Last night, I threw together a quick Samba server on a RHEL 6.4 machine at home. (I’m running RHEL, but you’d almost certainly have an identical experience on CentOS.) I set up user homedirs accessed over Samba, and was able to authenticate properly from my Mac laptop.
However, I ran into an issue where I could connect okay, but the mounted share showed as empty. I couldn’t copy files in, and any files already there didn’t show up. A bit of Googling suggests this isn’t an uncommon problem. The share looked blank/empty.
Checking /var/log/messages, I saw a bunch of these entries:
May 9 22:04:02 c6100-n4 smbd: [2013/05/09 22:04:02.949679, 0] smbd/dir.c:315(dptr_close) May 9 22:04:02 c6100-n4 smbd: Invalid key 0 given to dptr_close
Googling this, I found an article suggesting that it’s caused by SELinux, and another from a SuSE user having the same issue with AppArmor. I really didn’t like the suggestions to disable these services, though; it feels akin to disabling a firewall because it’s too complicated to configure.
And, if you know where to look (man samba_selinux), it’s actually easier to fix this the right way than to persistently disable SELinux:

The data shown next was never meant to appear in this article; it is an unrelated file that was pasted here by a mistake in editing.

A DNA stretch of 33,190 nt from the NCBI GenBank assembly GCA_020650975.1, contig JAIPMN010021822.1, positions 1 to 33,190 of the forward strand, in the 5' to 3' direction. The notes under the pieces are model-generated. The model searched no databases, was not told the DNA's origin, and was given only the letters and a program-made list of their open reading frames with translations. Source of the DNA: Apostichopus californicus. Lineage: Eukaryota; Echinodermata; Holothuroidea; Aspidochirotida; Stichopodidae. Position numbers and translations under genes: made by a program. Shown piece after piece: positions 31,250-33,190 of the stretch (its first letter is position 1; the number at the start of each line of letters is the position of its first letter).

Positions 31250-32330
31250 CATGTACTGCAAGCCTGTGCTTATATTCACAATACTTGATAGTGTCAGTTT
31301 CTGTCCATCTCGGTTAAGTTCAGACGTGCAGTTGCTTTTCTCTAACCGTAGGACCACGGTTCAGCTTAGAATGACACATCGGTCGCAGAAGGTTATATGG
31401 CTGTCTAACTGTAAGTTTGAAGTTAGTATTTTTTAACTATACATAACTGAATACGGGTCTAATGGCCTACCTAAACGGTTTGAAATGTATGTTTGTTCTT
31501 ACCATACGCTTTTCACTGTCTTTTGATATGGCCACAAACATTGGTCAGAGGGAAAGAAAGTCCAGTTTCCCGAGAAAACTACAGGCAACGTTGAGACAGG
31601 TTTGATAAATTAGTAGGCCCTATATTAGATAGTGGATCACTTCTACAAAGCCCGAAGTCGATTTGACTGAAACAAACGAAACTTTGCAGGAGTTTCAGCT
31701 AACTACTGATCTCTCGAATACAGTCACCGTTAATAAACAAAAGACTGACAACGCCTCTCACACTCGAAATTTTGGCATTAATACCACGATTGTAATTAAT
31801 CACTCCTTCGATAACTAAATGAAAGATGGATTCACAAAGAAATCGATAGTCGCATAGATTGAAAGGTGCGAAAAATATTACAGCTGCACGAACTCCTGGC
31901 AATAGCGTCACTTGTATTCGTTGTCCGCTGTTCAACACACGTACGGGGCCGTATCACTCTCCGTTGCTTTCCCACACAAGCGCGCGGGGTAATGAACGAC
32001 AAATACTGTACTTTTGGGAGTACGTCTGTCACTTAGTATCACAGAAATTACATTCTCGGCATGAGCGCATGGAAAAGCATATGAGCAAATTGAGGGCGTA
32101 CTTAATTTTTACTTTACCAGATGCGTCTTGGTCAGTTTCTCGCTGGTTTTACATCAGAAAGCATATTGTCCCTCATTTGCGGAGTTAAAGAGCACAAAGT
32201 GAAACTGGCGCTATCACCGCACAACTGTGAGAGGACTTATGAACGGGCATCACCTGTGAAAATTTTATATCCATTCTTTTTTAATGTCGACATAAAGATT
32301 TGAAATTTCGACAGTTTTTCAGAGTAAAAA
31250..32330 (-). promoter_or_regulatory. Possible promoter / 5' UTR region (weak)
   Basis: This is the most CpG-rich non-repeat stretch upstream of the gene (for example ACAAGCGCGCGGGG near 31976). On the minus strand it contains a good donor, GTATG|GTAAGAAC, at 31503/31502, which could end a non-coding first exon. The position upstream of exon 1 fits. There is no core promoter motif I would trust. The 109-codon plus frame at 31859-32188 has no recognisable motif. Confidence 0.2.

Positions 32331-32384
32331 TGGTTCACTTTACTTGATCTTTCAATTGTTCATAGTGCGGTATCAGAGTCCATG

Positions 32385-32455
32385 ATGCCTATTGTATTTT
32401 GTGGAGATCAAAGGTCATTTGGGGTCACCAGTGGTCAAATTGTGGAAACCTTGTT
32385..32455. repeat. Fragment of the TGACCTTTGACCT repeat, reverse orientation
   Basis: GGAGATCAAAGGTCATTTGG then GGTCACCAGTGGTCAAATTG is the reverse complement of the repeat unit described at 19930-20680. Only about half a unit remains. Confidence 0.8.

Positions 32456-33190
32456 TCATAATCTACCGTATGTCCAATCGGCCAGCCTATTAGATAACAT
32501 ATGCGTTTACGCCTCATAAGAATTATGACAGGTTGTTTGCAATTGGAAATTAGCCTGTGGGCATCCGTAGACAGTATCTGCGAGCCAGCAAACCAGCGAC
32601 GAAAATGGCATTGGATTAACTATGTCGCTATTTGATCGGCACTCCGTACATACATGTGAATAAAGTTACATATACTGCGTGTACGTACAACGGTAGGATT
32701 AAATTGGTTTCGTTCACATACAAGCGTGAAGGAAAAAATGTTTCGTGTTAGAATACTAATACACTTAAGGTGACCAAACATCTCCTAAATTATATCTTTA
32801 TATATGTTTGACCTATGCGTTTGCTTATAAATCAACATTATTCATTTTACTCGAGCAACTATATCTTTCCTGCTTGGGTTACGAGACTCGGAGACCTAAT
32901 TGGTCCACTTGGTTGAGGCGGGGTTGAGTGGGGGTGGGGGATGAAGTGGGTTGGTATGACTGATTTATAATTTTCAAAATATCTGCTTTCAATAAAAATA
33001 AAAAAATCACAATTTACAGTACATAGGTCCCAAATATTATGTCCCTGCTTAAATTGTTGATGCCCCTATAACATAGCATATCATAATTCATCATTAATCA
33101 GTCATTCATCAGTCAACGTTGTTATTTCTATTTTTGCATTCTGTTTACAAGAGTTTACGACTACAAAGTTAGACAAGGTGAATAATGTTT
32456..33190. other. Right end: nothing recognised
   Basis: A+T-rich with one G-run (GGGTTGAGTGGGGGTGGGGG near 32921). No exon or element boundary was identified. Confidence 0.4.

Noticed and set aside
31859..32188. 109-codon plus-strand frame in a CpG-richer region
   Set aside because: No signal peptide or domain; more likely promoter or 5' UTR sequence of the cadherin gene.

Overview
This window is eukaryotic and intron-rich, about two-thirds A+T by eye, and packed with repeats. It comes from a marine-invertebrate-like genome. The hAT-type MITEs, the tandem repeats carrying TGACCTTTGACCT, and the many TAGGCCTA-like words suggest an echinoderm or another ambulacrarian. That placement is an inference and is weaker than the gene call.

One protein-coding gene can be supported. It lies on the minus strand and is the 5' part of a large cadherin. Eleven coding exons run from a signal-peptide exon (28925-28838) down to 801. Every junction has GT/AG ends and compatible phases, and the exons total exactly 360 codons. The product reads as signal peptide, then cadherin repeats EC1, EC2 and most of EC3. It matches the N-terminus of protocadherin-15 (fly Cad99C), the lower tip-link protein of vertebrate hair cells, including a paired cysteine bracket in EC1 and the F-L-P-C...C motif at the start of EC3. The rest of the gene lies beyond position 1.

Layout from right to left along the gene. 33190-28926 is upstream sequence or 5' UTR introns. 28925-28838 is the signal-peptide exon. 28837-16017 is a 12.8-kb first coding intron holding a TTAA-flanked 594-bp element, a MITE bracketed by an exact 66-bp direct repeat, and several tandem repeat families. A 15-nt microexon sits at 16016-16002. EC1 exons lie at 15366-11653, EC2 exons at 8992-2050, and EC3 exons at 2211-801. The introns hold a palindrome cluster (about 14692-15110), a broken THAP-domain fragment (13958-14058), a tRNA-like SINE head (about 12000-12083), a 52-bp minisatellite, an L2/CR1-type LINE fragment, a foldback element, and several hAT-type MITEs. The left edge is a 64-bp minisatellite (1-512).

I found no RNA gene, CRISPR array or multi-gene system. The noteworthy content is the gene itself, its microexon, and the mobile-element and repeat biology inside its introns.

If you want to allow samba to share users home directories, you must turn on the
setsebool -P samba_enable_home_dirs 1
It’s annoying that the error in /var/log/messages doesn’t convey anything useful, but I can understand why this behavior would be prohibited by default. Why should a daemon be allowed to read users’ home directories out of the box?
Running the setsebool -P samba_enable_home_dirs 1 command (note that -P makes it persist, and that doing so updates on-disk policies, which takes a moment), everything works great. My clients can see the shares just fine, the cryptic errors aren’t being logged, and SELinux remains in enforcing mode.